" I enjoyed Oxygen, the author debut and Cassella sticks to what she knows. The family is living the American dream and when it is all swept away, the Boehnings must learn to regroup and return to their roots. Parts of this book ring really true since so many people spend money that they should be saving. Addison creates a mess when he gambles their life savings on a new cancer treatment without Claire's knowledge. This is never a good thing in a marriage. The story is well paced and although I didn't agree with some of it, I could see where the author was going. She really painted a complete picture of the family's strife. "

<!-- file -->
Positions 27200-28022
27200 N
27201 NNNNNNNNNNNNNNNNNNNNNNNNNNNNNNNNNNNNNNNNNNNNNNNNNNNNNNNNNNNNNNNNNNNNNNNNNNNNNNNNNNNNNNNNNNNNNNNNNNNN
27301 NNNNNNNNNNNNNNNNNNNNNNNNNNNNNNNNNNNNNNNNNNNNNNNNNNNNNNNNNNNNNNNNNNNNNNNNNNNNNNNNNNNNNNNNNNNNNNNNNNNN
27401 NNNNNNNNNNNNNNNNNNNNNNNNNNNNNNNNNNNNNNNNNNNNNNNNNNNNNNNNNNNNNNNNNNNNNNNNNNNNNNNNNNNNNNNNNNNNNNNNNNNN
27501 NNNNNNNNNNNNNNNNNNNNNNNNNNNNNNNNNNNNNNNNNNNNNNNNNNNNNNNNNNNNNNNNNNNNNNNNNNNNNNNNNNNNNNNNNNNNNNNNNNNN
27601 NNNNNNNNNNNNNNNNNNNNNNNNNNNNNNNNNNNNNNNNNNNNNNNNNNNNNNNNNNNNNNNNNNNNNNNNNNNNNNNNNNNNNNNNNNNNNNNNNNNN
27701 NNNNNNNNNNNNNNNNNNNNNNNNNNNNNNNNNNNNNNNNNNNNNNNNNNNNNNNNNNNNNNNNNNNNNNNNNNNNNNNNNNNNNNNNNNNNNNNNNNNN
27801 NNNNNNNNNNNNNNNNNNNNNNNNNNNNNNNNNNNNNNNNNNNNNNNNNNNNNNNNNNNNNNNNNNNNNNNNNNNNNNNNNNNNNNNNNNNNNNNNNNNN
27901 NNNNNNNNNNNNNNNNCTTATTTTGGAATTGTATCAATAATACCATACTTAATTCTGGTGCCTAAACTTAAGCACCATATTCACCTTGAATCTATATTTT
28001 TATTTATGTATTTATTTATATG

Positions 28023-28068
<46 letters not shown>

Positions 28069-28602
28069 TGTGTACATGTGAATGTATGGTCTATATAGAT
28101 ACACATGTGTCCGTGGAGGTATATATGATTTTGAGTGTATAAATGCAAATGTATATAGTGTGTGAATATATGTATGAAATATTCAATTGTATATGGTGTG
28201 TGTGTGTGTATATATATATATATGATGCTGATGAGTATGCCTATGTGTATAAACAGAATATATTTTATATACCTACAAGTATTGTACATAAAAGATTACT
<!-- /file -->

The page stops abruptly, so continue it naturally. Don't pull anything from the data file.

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About the Author

Carol Cassella is a practicing physician and national bestselling author. Her novels Oxygen and Healer were both Indie Next Picks and finalists for the Washington State Book Award in fiction. She has been Writer in Residence at Peninsula College in Port Angeles, Washington, and the recipient of a writing residency at Hedgebrook retreat. She lives on Bainbridge Island, Washington, with her husband and two sets of twins.